By Laura Moretti, The
She could have been my mother; she looked rather like her. A few years over 60, nicely dressed, sitting a table or two away from where I was dining. And when our gaze met, it was as if my mother had just laid eyes on me: she smiled that warm, affectionate smile that only a parent can express for a child. She thought — it seemed — I was the sweetest thing she’d seen in a while.
Then she lifted a barbecued cow’s rib to her mouth and began gnawing.
Definitely, not my mother.
And if she could hear my thoughts, she wouldn’t think I was so sweet, either; she wouldn’t smile the way she had smiled — because she would have known how genuinely disgusted I was. Eat garbage, for crissakes, I silently chided her, but not the diseased and decomposing corpse of mutilated cow flesh and bone.
“Leave ’em alone,” my companion warned me, catching that glint in my eye, and tapping the table to get my attention. I leveled his gaze. “What?” I nonverbally asked, as if I didn’t know why I was being reprimanded. If he’d seen what I’d seen, his stomach would have turned just the same.
“You used to eat meat,” he reminded me.
Yeah, but, then I grew up, man. I opened my eyes. I looked around, questioned authority, reassessed the situation, embraced the truth, for crying out loud. And now I know I was brainwashed, damn them, that I’d been force-fed a cruel and deadly diet. You know I used to eat calves’ liver with onions? Liver, mind you; the liver of a cow’s calf, a newborn cow, get it? a little, large-eyed, small-hoofed, milk-smelling baby who cries “maw” when you hurt him, for God’s sake.
Am I the only one around here who’s gettin’ this?
The woman across the restaurant smiled at me again. I just happened to have glanced back; you know, that morbid curiosity overtook me, like, how could someone that intelligent-looking and that sophisticated gnaw on a bone that was designed — in vain, I might add — to protect the internal organs of an overly weighted bovine? Heart, lungs, stomach, spleen. Blood and guts and veins and muscle. Do you see yourself, lady?
I tried to set an example by gnawing on my corn cob in front of her.
She didn’t get it. She smacked her lips, and held her little piece of sauced carcass ever so daintily as she moved it around to nibble the still-fleshy parts.
“Can’t you leave well enough alone?” my companion chastised me.
I looked at him and defended myself. “I haven’t said a word.”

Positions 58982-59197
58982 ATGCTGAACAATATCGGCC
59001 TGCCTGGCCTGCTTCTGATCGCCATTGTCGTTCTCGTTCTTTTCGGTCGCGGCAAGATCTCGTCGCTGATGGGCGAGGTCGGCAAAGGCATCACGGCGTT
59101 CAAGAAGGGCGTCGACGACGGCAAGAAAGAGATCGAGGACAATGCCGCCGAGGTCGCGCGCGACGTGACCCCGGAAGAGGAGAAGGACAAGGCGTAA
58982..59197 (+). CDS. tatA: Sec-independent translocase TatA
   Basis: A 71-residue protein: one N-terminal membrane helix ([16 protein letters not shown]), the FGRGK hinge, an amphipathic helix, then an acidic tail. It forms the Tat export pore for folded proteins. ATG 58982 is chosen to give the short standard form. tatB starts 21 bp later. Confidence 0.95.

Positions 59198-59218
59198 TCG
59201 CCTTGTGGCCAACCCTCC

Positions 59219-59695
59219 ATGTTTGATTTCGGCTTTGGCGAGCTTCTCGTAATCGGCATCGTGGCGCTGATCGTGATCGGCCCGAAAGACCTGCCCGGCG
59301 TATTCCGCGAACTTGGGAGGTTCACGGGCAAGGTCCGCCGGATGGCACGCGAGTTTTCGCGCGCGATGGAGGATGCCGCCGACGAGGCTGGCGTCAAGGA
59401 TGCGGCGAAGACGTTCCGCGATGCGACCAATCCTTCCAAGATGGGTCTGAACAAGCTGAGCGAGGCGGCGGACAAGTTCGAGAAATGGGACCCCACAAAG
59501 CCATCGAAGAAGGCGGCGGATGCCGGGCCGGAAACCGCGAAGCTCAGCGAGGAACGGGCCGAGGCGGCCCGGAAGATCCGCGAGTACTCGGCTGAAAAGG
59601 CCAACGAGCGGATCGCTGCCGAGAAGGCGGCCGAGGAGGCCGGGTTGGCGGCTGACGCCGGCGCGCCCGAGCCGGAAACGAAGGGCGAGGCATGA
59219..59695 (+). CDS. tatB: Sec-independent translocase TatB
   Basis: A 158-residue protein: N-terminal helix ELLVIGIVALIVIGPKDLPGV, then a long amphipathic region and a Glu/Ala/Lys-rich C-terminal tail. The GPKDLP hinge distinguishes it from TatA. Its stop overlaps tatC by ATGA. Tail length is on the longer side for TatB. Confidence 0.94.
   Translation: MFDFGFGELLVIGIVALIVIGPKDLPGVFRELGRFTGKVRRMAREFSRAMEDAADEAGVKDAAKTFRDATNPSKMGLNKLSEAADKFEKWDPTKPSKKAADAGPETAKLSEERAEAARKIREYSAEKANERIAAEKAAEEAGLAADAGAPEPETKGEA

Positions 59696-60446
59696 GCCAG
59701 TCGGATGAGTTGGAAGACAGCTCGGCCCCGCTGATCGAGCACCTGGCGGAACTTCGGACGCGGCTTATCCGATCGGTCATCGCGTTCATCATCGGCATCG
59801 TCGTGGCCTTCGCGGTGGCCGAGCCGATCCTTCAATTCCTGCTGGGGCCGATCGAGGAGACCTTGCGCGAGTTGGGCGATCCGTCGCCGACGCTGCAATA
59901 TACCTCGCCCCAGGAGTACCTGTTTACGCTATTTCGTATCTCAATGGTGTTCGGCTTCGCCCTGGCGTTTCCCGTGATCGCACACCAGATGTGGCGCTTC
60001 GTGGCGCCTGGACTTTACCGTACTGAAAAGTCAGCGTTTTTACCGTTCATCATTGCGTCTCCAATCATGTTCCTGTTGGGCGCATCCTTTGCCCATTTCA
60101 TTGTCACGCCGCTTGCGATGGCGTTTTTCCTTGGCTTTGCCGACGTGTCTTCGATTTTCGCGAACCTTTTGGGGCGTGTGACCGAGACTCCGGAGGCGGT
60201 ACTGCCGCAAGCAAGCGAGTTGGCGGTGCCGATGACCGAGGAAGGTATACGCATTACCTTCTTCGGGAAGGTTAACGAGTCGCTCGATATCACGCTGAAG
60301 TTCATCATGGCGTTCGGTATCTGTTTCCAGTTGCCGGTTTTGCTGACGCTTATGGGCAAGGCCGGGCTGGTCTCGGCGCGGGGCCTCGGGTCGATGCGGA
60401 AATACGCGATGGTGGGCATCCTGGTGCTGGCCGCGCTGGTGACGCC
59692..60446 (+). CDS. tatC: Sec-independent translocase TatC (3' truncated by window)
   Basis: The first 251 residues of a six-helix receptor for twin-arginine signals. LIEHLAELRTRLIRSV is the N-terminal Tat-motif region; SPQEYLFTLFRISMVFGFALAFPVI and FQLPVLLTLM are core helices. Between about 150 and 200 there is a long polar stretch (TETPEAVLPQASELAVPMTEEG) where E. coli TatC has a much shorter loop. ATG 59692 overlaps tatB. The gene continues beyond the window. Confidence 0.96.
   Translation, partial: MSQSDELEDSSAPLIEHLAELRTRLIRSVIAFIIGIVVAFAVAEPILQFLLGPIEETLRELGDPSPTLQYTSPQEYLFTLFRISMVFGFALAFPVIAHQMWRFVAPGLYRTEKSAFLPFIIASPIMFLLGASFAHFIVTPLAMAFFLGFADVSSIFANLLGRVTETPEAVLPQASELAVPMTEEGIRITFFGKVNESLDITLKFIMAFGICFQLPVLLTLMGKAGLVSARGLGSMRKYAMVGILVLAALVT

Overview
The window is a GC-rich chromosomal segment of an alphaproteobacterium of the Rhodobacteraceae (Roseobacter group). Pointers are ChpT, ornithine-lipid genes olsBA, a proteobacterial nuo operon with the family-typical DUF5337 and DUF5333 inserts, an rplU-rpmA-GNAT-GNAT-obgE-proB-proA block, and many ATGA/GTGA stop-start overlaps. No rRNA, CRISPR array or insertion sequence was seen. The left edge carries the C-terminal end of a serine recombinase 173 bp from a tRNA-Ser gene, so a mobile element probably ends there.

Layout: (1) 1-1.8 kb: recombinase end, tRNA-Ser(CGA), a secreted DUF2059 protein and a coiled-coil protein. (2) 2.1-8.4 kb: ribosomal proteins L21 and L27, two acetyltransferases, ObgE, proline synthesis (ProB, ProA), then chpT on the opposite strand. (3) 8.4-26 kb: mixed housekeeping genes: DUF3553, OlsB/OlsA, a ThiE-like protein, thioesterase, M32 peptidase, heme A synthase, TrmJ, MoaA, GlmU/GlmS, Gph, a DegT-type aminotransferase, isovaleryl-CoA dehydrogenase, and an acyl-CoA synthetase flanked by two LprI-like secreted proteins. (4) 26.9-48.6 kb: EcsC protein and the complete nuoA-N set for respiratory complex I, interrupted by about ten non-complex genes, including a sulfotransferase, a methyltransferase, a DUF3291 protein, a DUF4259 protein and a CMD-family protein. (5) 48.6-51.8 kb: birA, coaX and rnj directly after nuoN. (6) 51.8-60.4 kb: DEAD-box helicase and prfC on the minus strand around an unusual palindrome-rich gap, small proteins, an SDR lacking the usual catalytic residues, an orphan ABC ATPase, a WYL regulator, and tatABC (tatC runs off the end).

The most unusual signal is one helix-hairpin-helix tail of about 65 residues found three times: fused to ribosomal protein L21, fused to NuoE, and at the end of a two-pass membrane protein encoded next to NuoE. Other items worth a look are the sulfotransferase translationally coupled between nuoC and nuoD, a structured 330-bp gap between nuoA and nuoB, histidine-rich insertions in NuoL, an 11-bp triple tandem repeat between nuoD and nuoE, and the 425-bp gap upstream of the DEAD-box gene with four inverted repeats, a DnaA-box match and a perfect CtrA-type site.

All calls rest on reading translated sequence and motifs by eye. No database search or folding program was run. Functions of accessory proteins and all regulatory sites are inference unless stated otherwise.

He grunted. “Just relax, already.”
Relax already? Like everyone else around here? Just pretend everything’s all right, is that it? But don’t you get it? Every year in the United States alone, more than ten billion animals are raised in factory warehouses, deprived of most of their basic needs, of companionship and sunlight; they’re branded, dehorned, debeaked, detailed, and castrated; they’re artificially inseminated, deprived of their offspring, prodded, roped, trucked, kicked, shot and stabbed, and then chopped into unrecognizable pieces — so that woman over there can gnaw on one as if it didn’t — and never —matter(ed).
I ate in silence for a while: corn and potatoes, carrot salad and green beans. I kept thinking about her, that woman who reminded me of my mother, and wondered how she could miss what I couldn’t for the life of me shake. Are you that ignorant, lady, that unfeeling, that blind?
Ah, it had to be the way it was cooked — for she wouldn’t eat it raw! If I handed her uncooked cow flesh and said, “Here, try this instead,” she’d turn away in disgust as if I’d offered her something putrid — and yet she had none when the same cow’s rib was presented to her doused in a tangy, tart-tasting, blood-red barbecue sauce.
“Enough already.” My companion didn’t get it, either; some people are ethical vegetarians and others abjure it for reasons of health. They don’t see what we see.
Enough already. Amen. Enough with the killing, the suffering, the blinders. Enough with the debate, already. There’s only one side to truth.
If it wasn’t for you, the people I carry around in my head with me, I’d be having these conversations with no one.
I know you’re out there. I hear you thinking, “Yep.”
Keep fighting the good fight.